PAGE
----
China Grove (as made famous by The Doobie Brothers)

“China Grove” is a song on the Doobie Brothers’ 1973 album The Captain and Me. It was written and sung by original main singer/songwriter Tom Johnston.[1] The song reached number 15 on the Billboard Hot 100.

In 2010, examination of the master recording tape for the track by recording engineer Chris Baseford, revealed that, similar to most bands of the time, the band played together while tracking in the studio instead of overdubbing the instrumental elements; some guitar amp sound could be heard leaking into the drum tracks and some drum tracks leaking into the guitar track. The production on the song was described as “pretty standard”. Aside from the drums, panned slightly off center, there were some additional percussion, tambourine, and handclap overdubs. Baseford described the bass performance and sound on this song as “top notch” with Tiran Porter playing the melodic line using a pick and plugging directly into the mixing board.[2]

Like many songs by Johnston, the music was composed and developed before the lyrics were written. It started with a guitar riff that he and drummer John Hartman developed into a jam with a chord structure. Johnston said that the lyrics were influenced by a piano part in the performance. According to Johnston, “…I really owe Billy Payne for the words because he played this wacky bridge that started the thinking process with this wacky sheriff, samurai swords, and all that.”[3]
The song is based on a real town in Texas. Johnston thought he had created a fictional town called “China Grove” near San Antonio, Texas, and later learned it really exists from his cab driver in Houston. [4] He explained that the band had been on tour passing through China Grove on the way to or from San Antonio, and he had seen a road sign with the name, but forgot about it. [5]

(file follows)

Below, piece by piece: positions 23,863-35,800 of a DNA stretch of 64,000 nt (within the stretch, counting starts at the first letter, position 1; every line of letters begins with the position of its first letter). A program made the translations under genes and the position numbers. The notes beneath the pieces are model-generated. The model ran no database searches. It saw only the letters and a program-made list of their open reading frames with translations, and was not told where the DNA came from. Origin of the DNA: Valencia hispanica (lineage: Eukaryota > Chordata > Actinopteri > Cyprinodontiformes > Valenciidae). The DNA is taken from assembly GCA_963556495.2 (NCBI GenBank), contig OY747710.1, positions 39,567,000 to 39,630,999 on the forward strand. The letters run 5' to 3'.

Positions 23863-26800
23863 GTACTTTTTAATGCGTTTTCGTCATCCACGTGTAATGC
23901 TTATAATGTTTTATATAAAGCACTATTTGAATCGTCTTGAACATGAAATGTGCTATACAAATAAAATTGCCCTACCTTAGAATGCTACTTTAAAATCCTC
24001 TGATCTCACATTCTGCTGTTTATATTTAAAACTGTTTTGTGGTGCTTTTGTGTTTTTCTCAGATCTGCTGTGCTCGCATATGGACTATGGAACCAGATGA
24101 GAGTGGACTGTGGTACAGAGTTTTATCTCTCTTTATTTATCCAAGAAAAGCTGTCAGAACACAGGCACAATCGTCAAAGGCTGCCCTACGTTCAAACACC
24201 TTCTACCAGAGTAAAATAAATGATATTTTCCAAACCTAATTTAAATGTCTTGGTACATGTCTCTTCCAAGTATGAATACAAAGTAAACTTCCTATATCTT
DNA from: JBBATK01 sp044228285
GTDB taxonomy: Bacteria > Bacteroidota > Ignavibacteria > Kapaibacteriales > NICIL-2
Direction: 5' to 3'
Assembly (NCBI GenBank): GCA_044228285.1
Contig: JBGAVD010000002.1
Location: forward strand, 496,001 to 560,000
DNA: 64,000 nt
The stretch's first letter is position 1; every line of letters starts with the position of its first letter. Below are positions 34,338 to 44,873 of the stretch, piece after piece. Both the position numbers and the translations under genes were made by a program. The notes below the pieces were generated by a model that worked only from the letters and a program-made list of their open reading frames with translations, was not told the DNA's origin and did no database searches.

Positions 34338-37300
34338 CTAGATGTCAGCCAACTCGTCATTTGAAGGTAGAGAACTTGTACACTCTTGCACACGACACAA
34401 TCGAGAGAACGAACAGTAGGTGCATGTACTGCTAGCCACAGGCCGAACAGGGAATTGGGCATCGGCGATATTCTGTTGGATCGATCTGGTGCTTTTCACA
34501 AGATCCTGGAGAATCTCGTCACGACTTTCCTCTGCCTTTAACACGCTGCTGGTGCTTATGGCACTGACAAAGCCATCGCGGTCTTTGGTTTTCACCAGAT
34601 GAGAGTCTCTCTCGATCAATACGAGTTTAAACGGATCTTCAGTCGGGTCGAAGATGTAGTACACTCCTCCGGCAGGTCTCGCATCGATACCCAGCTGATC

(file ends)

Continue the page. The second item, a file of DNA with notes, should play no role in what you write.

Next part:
Long Train Runnin’ (as made famous by The Doobie Brothers)

“Long Train Runnin'” (or “Long Train Running”) is a song recorded by The Doobie Brothers and written by band member Tom Johnston. It was included on the band’s 1973 album The Captain and Me and released as a single, becoming a top 10 hit on the US Billboard Hot 100, peaking at number 8.

It was covered by Italian band Traks in 1982 and then by English girl group Bananarama in 1991. In 1993 the Doobie Brothers version was remixed and charted again in several countries, including reaching number 7 in the UK Singles Chart.

The song is sometimes titled “Long Train Runnin’ (Without Love)” due to the words “without love” being sung frequently during the song. The harmonica solo is played by lead vocalist Tom Johnston.

The tune evolved from an untitled and mostly ad-libbed jam that the Doobies developed onstage years before it was finally recorded. Its working title, according to Johnston, was “Rosie Pig Moseley” and later “Osborn”. “I didn’t want to cut it,” Johnston later confessed. “…I just considered it a bar song without a lot of merit. Teddy [Templeman], on the other hand, thought it had some.” Templeman convinced Johnston to write words to the song.

Johnston performed the lead vocal and the rhythmic guitar strumming that propels the song.